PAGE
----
Guests come to the INVICTUS GAMES DÜSSEDORF 2023 presented by Boeing for many different reasons. But in many cases, it involves a long journey. Sometimes, three generations of a family from Canada fly in, or a memorial event visit is postponed because a cousin from Australia is nearby.
Hennie Planting, 69, from Leeuwarden, Netherlands, had planned to attend the Last Post Association event in Ypres, Belgium. There, every evening at the Menenpoort memorial, the soldiers buried there are commemorated with music. Every day at 8 p.m., the piece “The Last Post” has played since July 1928. But this time, her commemoration needed to be delayed. Instead, it was more important to accompany her cousin Carolyn from Australia to the Invictus Games.
Carolyn Richards is supporting her son Steven, who is a registered competitor in archery, wheelchair basketball and table tennis. She is visible, humble and grateful to be here with all these people. But the small group is in a hurry now because the basketball game is about to start.
Daniel Geißert, 24, from Ingolstadt is a mountain engineer and has been here on the ground with his comrades since half-past eight. The large group, however, has split up into small teams of about eight people to be able to move around in a more relaxed way. It’s better that way.
They only have one day for the big event in Düsseldorf and have just arrived near the Invictus Village. Daniel considers his visit here also as political education. For him, it is honourable that the competitors do not hide, do not conceal anything and do their thing.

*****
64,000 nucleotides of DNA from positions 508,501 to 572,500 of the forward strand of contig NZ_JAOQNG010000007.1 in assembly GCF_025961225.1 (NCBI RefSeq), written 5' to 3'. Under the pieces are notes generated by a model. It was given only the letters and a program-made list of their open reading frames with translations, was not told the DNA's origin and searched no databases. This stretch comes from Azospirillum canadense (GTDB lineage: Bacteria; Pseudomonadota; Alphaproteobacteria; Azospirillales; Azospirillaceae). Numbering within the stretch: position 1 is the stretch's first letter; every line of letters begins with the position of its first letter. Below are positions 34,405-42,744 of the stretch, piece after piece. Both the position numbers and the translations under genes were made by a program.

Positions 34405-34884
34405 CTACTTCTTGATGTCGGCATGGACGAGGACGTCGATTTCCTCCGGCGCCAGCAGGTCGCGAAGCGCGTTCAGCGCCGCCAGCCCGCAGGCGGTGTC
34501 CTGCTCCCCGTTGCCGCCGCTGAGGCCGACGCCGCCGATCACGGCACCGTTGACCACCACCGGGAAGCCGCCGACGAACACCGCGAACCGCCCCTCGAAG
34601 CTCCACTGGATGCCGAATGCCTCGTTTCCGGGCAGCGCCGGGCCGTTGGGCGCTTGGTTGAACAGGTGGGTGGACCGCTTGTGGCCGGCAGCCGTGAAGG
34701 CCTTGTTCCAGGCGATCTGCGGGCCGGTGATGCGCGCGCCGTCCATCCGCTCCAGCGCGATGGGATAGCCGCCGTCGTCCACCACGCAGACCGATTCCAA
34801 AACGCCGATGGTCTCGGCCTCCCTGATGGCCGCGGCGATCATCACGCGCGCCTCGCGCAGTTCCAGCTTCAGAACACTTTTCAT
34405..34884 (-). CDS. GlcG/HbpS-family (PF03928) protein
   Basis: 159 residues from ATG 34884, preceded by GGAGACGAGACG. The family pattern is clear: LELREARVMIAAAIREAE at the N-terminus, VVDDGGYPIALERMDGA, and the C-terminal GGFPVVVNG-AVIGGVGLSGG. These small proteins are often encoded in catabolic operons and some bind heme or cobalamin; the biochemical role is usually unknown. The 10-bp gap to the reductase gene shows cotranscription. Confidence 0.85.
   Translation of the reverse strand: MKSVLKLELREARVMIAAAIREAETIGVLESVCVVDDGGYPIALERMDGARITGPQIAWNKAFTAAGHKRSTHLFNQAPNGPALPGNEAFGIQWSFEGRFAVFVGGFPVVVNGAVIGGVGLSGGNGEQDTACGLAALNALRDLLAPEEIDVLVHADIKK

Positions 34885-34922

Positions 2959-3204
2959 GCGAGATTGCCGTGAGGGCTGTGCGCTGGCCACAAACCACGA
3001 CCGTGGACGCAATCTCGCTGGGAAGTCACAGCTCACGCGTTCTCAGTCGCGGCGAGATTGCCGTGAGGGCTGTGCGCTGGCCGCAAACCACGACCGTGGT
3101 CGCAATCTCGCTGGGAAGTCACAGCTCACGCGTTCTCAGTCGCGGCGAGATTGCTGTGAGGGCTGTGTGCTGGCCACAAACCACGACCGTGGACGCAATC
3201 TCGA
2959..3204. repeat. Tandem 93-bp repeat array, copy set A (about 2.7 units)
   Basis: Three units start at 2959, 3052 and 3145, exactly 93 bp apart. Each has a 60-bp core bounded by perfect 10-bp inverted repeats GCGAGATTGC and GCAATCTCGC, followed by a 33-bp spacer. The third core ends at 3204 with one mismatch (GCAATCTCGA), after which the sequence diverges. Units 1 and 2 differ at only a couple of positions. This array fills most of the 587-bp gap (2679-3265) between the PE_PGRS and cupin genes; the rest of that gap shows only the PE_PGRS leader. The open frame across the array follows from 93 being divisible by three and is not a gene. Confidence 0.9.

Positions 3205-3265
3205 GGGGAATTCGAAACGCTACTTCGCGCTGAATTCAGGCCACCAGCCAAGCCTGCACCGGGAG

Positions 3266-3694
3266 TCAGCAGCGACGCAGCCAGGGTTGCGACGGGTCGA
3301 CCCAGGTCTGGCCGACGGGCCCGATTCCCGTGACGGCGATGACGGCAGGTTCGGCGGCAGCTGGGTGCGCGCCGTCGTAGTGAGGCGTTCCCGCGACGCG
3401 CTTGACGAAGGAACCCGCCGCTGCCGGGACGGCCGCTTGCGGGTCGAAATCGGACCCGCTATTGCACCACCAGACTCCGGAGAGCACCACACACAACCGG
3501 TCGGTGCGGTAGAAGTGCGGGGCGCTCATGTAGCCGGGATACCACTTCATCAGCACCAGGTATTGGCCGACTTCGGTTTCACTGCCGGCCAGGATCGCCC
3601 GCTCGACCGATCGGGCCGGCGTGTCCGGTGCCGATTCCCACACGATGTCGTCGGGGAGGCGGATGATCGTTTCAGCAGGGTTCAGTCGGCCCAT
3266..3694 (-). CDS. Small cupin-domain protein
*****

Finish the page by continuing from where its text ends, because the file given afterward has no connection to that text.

Elissa Dionne, 40, is with her partner Erick Otieno Omondi, 40, and their two children in the Invictus Village. All in all, three generations of her family are in Düsseldorf. Of course, her parents also want to support their son, her brother Eric.
Eric was in the military – as was his wife, who is also here. He competes in indoor rowing, archery and wheelchair rugby. Elissa is delighted that her children, even the youngest ones, make friends here. They experience the concept of respect. The family is on its way to lunch and then to the rowing.
Gwott Pam Ezekiell, 30, supports the Nigerian team and has travelled to Düsseldorf from Abuja in Nigeria. The fact he has made the effort to come to Germany for the Invictus Games is down to the respect he has for the competitors.
The entire event site and all the activities taking place there are of interest to him. He is currently in the process of getting his bearings. Next stop: Invictus Village. But he also plans to watch the wheelchair sports. He hopes that more African teams will be invited to the Invictus Games.
Erika, 20, is from the German Air Force Non-Commissioned Officer School in Appen. She arrived on Monday and has already watched a wheelchair basketball match. She now wants to see the cycling.
She has great respect for every soldier and is grateful to everyone who is here. It is at the Invictus Games that she senses the spirit of community most. She will have commitments in the days to come. But today she has time to enjoy the day as a visitor.
Lieutenant General André Bodemann, 58, comes from Bonn and is the Commander of the Bundeswehr Homeland Defence Command in Berlin. He has served in operations abroad often enough and has seen how his fellow soldiers put their lives at risk. “The people that protect us must certainly be appreciated,” says Lieutenant General Bodemann. The main reason for his visit includes the conscious appreciation of fellow soldiers who have done their bit for democracy or are no longer with us. “Nobody should be forgotten,” he says.
He meets numerous acquaintances at the event site and experiences touching moments when friends embrace. André Bodemann combines duty, free time and pleasure, for example at the Opening Ceremony last Saturday or the wheelchair basketball match. Tomorrow, he will take part in a command personnel meeting and later attend the ceremony marking the handover of command of the state North Rhine-Westphalia.
Author: Sandra Wriedt
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